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Sigourney Takes 'Village' Role

From "Aliens" to "Ghostbusters," Sigourney Weaver knows a thing or two about monsters on the big screen.

That theme continues in her latest thriller, "The Village," about a small community that is forced to confront the evil that lies in a nearby forest.

In M. Night Shyamalan's latest film, the fear of the creatures in the woods, or "Those We Don't Speak Of" as they are referred to, threaten the community and the safety of its children.

Weaver explains, "It's about these peaceful loving people living in an isolated village and they have a kind of truce with whatever lives in the woods. They don't go to the woods and these creatures don't come to our village. And my son goes into the woods and sets off a spiral of events, which turn into such an amazing movie, including actually a very, very romantic love story."

Despite the advice of his elders, a curious and determined Lucius Hunt (Joaquin Phoenix) has a burning desire to step beyond the boundaries of the town into the unknown. Town leader Edward Walker (William Hurt) warns Lucius of the danger at the town's outskirts, and Lucius' mother, Alice Hunt (Sigourney Weaver), advises him to stay at home and spare himself knowledge of the greed and desires that exist in the outside world.

When she first read the script, Weaver tells The Early Show co-anchor Harry Smith she had terrible nightmares.

"I was not allowed to talk to anyone about it," she says. "I think it really got into my subconscious, just the vulnerability of these people and their situation, how much I wanted them to be all right. You know? But then once I was able to discuss it with my fellow actors, I felt much better."

To prepare for her role she had to learn how to live in the 1890s. She says, "We learned how to introduce a field. We learned how to trim sheep. And I'm a little more handy now than I used to be! Not much, frankly! But a little more."

On a personal level, Weaver recently said she would rather have one child than 50 Oscars, as opposed to Katherine Hepburn, who said she could never have kids.

To Smith, Weaver says, "I'm sorry that she had to make a choice like that. It's hard to balance everything, but certainly having a family is the most wonderful thing. It clues you into the rest of life and I think it's extremely valuable in every way."

Some Facts About Sigourney Weaver

  • Born Susan Alexandra Weaver in New York City on Oct. 8, 1949
  • She began using the name Sigourney (after a character mentioned in "The Great Gatsby") around the year 1963
  • Weaver made an early stage appearances in Southbury, Conn., in 1965
  • In 1971, Weaver attended Stanford then moved to Israel and lived on a kibbutz; she returned to the U.S. and enrolled at Yale
  • In 1974, Weaver appeared with Meryl Streep in the chorus of the Stephen Sondheim adaptation of "The Frogs," which was performed at Yale; she made her Broadway debut (as understudy) in "The Constant Wife"; and she made her Off-Broadway debut in Christopher Durang's "The Nature and Purpose of the Universe"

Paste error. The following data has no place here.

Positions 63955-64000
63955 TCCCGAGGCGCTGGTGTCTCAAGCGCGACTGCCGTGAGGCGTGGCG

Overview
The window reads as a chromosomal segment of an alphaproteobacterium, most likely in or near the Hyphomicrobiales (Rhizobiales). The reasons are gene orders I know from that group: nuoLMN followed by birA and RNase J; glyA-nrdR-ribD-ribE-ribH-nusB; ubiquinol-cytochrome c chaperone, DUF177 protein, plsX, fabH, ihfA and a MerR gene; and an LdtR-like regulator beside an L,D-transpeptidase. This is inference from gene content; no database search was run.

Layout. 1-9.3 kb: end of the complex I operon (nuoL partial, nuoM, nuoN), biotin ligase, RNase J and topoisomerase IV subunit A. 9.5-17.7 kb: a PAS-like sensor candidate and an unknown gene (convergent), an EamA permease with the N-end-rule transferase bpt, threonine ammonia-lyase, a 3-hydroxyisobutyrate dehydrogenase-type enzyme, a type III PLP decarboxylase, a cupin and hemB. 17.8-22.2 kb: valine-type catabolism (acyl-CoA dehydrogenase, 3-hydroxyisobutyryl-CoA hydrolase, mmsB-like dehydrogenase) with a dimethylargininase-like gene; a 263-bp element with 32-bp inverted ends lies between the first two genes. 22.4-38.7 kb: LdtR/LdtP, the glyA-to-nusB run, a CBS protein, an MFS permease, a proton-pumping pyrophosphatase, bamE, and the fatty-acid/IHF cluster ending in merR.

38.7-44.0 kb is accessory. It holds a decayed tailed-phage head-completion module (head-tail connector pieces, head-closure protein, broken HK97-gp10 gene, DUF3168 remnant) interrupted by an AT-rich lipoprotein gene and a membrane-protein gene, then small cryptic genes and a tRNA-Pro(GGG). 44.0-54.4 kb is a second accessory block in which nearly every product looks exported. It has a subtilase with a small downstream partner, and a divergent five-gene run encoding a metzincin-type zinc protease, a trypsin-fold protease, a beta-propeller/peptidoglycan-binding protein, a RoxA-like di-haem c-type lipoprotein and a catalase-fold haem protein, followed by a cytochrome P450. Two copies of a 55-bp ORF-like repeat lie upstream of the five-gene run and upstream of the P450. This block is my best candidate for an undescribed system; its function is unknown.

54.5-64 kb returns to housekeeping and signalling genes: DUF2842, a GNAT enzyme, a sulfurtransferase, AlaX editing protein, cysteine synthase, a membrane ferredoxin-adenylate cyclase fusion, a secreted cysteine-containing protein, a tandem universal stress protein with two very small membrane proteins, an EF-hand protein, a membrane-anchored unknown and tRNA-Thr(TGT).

• In 1977, Weaver had bit part as Woody Allen's movie date in "Annie Hall"
  • In 1979, Weaver became an action hero in "Alien"
  • In 1982, the actress co-starred opposite Mel Gibson in Peter Weir's "The Year of Living Dangerously"
  • In 1984, Weaver played Dana Barrett in the blockbuster comedy "Ghostbusters"; earned Tony Award nomination for Best Featured Actress for the production of David Rabe's "Hurlyburly"
  • In 1986, Weaver was nominated for a Best Actress Oscar for reprising her role as Ripley in "Aliens"
  • In 1988, Weaver received two Oscar nominations, as Best Actress for "Gorillas in the Mist" and as Best Supporting Actress for "Working Girl"
  • In 1989, Weaver reprised her role in "Ghostbusters II"
  • In 1992, she again reprised Ripley in "Alien3" and Weaver made her producer debut
  • In 1993, Weaver had her first onscreen teaming with Kevin Kline in "Dave"; Formed Goat Cay Productions
  • In 1995, Weaver appeared as an agoraphobic psychologist in "Copycat"
  • In 1996, returned to Broadway as the star of Christopher Durang's "Sex and Longing"
  • In 1997, played a clone of Ripley in "Alien Resurrection"; re-teamed with Kline in Ang Lee's mood piece "The Ice Storm"; Weaver made her television-movie acting debut as Claudia, the wicked stepmother, in "Snow White: A Tale of Terror"
  • In 1999, Weaver received a star on the Hollywood Walk of Fame; teamed with Julianne Moore for the screen version of the novel "A Map of the World"
  • In 2001, Weaver had a featured role in "Company Man"; Weaver with Jennifer Love Hewitt played a mother-daughter con woman team in "Heartbreakers"; returned to the New York stage in "The Guys"
  • In 2002, Weaver played Eve, a woman whose 16-year-old stepson falls in love with her, in "Tadpole."
  • In 2003, she portrayed a New Yorker who helps a fire captain construct eulogies for his fallen men in "The Guys," a film that fed off the Sept. 11 tragedy. She also appeared as the warden in the teen feature "Holes."
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